Concern over new superbug prowling in Indian hospitals

The problem is exacerbated by the fact that more than 90 percent of the patient samples are misidentified by most commercial laboratory equipment

By Bhavya Khullar
New Delhi: A new multidrug-resistant fungal superbug identified in several hospitals worldwide including India is giving doctors sleepless nights.
Named Candida auris, it is resistant to most available antifungal drugs. The superbug can be fatal for its victims if left untreated. It mostly infects intensive care patients with prolonged hospital stays.
In a short span of seven years, candida has emerged as a cause of hospital-acquired multidrug resistant infection in many countries including India, Pakistan, Japan, Korea, Spain, UK, South Africa, Venezuela, Columbia, and the US.
Dr Anuradha ChowdaryAccording to Dr Anuradha Chowdhary, Professor at the Vallabhbhai Patel Chest Institute in New Delhi, the problem is exacerbated by the fact that more than 90 percent of the patient samples are misidentified by most commercial laboratory equipment. As a result, patients miss getting specific drugs. In addition, since this fungus can persist around bed areas, mattress, chairs and windowsill for more than three months, it is seen as a serious concern in large bedded hospitals where rigorous cleaning and strict infection control practices are not a priority.
While there are many antibacterial drugs available, there are only three categories of Antifungal drugs used, of which this superbug is resistant to azoles, and has limited susceptibility to amphotericinB and echinocandins which are expensive.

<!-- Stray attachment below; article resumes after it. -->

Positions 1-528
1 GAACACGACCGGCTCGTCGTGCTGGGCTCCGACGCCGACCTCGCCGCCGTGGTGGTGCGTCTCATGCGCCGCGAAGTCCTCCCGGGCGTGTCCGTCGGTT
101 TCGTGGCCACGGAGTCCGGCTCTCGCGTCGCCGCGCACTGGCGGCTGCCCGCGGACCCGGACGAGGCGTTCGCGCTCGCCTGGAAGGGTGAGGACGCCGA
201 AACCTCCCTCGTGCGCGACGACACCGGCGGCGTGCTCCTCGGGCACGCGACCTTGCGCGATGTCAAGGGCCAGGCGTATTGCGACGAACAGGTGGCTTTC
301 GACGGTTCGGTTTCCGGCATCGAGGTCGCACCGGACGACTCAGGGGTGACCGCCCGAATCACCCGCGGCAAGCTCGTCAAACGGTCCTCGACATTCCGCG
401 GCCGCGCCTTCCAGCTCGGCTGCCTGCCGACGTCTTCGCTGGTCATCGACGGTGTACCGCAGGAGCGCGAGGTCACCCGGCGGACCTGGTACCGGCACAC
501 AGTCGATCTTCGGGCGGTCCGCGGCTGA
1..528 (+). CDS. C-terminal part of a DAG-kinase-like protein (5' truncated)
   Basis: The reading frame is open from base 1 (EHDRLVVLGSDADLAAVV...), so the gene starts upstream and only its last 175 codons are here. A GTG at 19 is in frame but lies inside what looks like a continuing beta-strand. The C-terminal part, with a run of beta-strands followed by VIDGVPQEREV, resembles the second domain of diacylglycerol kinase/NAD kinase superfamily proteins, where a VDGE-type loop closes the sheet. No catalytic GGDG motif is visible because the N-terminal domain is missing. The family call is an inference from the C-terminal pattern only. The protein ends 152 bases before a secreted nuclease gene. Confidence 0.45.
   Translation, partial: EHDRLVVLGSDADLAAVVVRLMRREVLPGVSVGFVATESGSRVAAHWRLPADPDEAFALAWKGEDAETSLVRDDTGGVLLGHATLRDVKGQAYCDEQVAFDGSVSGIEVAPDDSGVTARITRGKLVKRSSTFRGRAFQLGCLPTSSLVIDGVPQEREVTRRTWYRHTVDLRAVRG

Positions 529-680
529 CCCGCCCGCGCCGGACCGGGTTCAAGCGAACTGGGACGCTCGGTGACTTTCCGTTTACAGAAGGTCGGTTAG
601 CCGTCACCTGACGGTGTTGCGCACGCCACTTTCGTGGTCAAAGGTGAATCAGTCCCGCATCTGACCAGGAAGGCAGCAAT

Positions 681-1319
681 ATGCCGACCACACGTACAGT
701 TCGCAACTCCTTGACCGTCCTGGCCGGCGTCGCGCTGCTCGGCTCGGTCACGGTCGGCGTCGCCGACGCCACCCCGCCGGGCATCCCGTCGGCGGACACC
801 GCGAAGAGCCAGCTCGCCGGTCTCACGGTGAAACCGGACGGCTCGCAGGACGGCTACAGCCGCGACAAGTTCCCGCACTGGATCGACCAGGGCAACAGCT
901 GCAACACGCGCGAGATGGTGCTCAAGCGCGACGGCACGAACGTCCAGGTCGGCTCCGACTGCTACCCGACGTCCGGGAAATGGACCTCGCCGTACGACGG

Realizing the seriousness of the situation, Public Health England, the European Centre for Disease Prevention and Control, Europe, and the centers for disease control, USA have issued health alerts for strict vigilance candida cases.
In a paper published in journal PLOS Pathogens, Anuradha Chowdhary and co-authors- Cheshta Sharma and Jacques F Meis – have recommended implementing control measures such as isolation of patients and their contacts, wearing of personal protective clothing by healthcare workers, screening of patients on affected wards, skin decontamination with chlorhexidine, environmental cleaning with chlorine-based reagents, and terminal room decontamination with hydrogen peroxide vapor or UV light as preventive measures to stop the superbug from spreading.
The study is a collaborative effort of Vallabhbhai Patel Chest Institute, University of Delhi in New Delhi and Canisius-Wilhelmina Hospital, Nijmegen in the Netherlands.
(India Science Wire)